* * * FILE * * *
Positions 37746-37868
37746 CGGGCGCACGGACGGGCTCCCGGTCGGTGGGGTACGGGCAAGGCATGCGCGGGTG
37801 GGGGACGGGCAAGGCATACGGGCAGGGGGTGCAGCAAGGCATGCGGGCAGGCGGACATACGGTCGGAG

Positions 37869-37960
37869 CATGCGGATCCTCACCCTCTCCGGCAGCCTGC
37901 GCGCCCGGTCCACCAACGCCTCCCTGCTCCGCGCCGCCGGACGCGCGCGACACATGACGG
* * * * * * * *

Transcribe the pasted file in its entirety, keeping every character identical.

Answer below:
Positions 37746-37868
37746 CGGGCGCACGGACGGGCTCCCGGTCGGTGGGGTACGGGCAAGGCATGCGCGGGTG
37801 GGGGACGGGCAAGGCATACGGGCAGGGGGTGCAGCAAGGCATGCGGGCAGGCGGACATACGGTCGGAG

Positions 37869-37960
37869 CATGCGGATCCTCACCCTCTCCGGCAGCCTGC
37901 GCGCCCGGTCCACCAACGCCTCCCTGCTCCGCGCCGCCGGACGCGCGCGACACATGACGG